CRN sat down with Microsoft’s principal design lead Kat Holmes ahead of her keynote speech at Microsoft’s Australian Partner Conference 2016 last week.
Holmes’ resume includes leading Microsoft's design team on Windows, Windows Phone, and Xbox, as well as work on HoloLens and Cortana.
Now the principal design director for inclusive design, Holmes focuses her efforts on accessibility and the ways users interact with technology. Here's what we learned about designing products for the entire planet.
The Nadella factor is about openness
To the outside, the past two years have seemed like some of the most transformative in Microsoft's history. Since Satya Nadella took over as chief executive in 2014, Microsoft's hardware game with Surface has clearly paid off, selling 1.6 million in the fourth quarter of 2015, and the uptake of Windows 10 is monumental, reaching 350 million users (though under a cloud of controversy over its pushy upgrade tactics).
Holmes said Microsoft getting its mojo back wasn't all down to Nadella, but that the company is much more open than it used to be. "We work more as a family than we do as a hierarchy. What you're seeing is those ideas starting to come to the forefront that have been but haven't necessarily been nurtured in the way they are now."
"I think there's more creativity that becomes visible and that that creativity can look authentic to what we do well. Play your own game and play it well, not try to chase the game someone else is playing."
There's an Apple (and a Google) team inside Microsoft
You might be surprised to learn there are Apple and Google developer teams in Microsoft. The teams work on developing software for Microsoft's rival platforms. Holmes said it's one of the most fun parts of the job.
"What’s great is each company we develop for has published really great guidance on their design and we've published an enormous guide on design as well," said Holmes.
"We like to take those opportunities to build a best-in-class example. It's just a trade-off of understanding what people are familiar with in terms of the patterns and flows that they use. When we introduce something that's specific to Microsoft, we have to make sure it work's inside that context."
Last February, Microsoft unveiled integration of Word, Excel and PowerPoint with Apple iCloud. Later in 2015, when Microsoft launched Office for Android, more premium features where freely available than with the Apple iOS version.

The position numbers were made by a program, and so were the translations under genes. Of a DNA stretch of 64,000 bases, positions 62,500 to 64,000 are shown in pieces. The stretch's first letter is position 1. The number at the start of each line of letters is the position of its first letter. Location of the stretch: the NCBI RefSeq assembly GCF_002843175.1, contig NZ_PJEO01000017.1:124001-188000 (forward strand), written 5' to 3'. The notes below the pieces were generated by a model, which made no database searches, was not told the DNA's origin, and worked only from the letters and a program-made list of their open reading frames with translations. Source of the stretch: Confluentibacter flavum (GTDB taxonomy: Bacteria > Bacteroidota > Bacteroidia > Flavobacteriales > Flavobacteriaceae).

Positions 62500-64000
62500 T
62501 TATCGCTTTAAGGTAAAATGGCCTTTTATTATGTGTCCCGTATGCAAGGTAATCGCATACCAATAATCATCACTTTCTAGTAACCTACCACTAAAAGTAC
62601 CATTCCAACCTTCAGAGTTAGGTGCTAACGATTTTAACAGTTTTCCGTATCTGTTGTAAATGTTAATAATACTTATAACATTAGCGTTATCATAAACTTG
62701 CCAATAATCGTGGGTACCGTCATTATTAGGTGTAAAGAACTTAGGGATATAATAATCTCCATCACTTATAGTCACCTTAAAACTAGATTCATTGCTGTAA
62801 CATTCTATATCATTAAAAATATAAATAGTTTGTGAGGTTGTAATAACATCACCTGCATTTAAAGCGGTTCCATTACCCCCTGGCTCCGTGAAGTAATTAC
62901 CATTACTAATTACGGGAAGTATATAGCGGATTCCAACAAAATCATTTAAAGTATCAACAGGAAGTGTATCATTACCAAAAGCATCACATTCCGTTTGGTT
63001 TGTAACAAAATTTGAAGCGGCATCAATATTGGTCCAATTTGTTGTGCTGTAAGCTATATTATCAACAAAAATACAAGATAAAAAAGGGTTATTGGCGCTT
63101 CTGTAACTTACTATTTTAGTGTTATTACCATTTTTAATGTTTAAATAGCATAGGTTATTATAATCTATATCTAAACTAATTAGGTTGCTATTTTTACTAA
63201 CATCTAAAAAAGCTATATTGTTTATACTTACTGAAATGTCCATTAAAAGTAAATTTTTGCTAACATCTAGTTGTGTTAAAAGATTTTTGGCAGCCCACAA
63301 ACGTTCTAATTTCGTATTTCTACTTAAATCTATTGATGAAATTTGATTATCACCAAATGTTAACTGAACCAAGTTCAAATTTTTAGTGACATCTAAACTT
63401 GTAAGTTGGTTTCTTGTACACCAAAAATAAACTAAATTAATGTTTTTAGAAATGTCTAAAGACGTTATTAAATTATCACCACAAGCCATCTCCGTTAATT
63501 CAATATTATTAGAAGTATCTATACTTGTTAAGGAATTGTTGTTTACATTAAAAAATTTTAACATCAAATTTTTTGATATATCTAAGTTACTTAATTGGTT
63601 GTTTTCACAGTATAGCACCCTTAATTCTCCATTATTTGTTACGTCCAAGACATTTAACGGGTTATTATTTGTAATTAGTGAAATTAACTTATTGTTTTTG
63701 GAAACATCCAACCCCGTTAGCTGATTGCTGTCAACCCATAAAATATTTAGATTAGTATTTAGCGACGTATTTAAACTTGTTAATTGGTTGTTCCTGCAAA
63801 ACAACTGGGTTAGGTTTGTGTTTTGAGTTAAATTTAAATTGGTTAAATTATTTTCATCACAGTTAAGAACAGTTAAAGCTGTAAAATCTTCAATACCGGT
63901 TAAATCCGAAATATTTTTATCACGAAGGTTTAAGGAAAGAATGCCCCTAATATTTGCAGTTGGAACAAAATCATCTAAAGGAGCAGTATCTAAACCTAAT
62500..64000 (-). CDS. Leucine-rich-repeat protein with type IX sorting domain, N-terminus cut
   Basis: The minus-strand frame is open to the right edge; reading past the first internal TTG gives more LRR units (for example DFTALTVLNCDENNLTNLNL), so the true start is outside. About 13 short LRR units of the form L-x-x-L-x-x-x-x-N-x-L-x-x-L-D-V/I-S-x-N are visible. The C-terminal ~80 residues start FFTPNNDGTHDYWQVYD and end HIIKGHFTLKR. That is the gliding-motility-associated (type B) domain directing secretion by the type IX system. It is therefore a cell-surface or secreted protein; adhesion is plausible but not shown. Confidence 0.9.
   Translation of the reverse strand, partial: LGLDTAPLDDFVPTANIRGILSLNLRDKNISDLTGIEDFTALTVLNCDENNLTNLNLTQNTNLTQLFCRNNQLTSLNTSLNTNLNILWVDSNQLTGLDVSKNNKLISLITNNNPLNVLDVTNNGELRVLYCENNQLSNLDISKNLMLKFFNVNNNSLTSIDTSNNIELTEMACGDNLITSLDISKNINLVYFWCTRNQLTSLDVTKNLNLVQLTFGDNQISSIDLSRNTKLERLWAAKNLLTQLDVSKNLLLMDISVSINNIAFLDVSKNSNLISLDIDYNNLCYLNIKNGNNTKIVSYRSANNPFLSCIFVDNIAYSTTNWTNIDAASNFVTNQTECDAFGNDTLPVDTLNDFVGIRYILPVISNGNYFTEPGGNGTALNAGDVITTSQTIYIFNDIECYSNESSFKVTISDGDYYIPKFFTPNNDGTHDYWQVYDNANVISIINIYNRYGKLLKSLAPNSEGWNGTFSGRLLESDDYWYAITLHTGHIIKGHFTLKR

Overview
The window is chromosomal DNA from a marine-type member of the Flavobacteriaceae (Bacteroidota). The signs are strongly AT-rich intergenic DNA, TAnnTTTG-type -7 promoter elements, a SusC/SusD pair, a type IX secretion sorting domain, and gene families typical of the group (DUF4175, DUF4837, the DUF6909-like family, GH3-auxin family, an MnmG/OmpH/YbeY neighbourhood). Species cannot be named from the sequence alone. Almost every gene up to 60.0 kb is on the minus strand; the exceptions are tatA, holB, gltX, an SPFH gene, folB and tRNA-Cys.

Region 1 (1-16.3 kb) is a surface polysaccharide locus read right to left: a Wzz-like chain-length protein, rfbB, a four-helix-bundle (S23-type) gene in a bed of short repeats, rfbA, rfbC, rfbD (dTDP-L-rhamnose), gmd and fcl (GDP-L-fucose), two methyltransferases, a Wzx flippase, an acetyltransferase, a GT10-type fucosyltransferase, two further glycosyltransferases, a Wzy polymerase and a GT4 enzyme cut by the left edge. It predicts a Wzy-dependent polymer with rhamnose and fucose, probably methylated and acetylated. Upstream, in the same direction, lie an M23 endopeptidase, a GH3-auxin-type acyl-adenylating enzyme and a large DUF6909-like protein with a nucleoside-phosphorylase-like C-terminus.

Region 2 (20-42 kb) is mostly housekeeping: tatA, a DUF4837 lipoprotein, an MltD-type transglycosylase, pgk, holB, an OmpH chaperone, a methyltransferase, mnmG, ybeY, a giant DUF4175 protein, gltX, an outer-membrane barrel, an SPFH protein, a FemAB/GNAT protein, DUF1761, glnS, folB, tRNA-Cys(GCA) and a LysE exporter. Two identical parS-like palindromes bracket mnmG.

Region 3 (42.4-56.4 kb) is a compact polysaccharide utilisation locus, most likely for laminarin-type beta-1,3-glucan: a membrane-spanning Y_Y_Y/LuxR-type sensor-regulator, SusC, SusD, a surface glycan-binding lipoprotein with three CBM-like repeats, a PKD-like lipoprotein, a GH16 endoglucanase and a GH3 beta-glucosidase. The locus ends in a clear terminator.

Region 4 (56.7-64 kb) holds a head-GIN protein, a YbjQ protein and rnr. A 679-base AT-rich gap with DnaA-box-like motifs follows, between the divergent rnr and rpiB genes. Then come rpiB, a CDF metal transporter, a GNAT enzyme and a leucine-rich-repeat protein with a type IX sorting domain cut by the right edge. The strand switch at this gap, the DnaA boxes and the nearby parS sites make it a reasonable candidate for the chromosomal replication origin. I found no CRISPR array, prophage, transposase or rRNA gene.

How Cortana became a personal assistant
Holmes worked on Cortana for two years, and said it was the product she was personally most proud of. "Cortana's not perfect, but the process of designing Cortana was very different, going back to when she was a circle and then a voice," said Holmes.
The personalised voice assistant was released in 2014 and has since become a staple part of Microsoft's consumer product line-up thanks to its inclusion in Windows 10.
"Early on, we realised as a team that we were trying to create this personal assistant experience but none of us had ever been personal assistants or had a personal assistant, and yet we are trying to imagine what it would be like," said Holmes.
"I led the team in interviewing and spending time with 15 people who are personal assistants and do that for a living and trying to understand what experience principles they use with their clients. One example is that you can imagine trust comes up a lot, trust is a very important thing, especially with an assistant.
"What they talked about was the importance of transparency. Each of them had a notebook where they captured anything about their client. That transparency made it possible to have a dialogue about what was OK and what wasn't. That directly informed the notebook we created in Cortana."
To design for disability, you must get over your own bias
As Microsoft's design lead for inclusive design, Holmes has a self-confessed bias for the importance of accessibility for products over their aesthetic.
"The aesthetic is an important part of making sure people understand the interactions they're going through, but when you see someone using a product so naturally that it's enabling them in the moment… knowing that the technology is almost invisible makes it just an extension of getting the person to where they want to go," said Holmes.
Holmes said one of the biggest challenges for designers is overcoming their own bias in designing for their own abilities. She tries to design with mindset that one size does not fit all.
“We all have moments where we have a mismatch between us and a computer or an environment. We all have places where we are socially excluded at times so we think about diversity more along those lines,” said Holmes.
“We think about designing for the moments when it's better to be using an auditory experience with something tactile and there's a category of people whether it's on a permanent disability basis or temporarily unable to see or you're in a situation where your eyes are occupied.
“So we [think] about the human ability and interaction where we can start to design for those moments. If we can design for multiple ways for people to interact with technology, that opens it up for people to participate which is really at the heart of getting to those 7.4 billion people.”
Design is about function first, then form
"For a long time, especially within Microsoft, design was thought of as an aesthetic treatment or the way that you would match someone's preferences or the style that they like," said Holmes.
"Although that is one aspect, the real foundation of design is how things work and how well they work for people and the process that people go through to make that product. It's more of a verb than a noun. Making something that works well for everyone, that's a whole different challenge."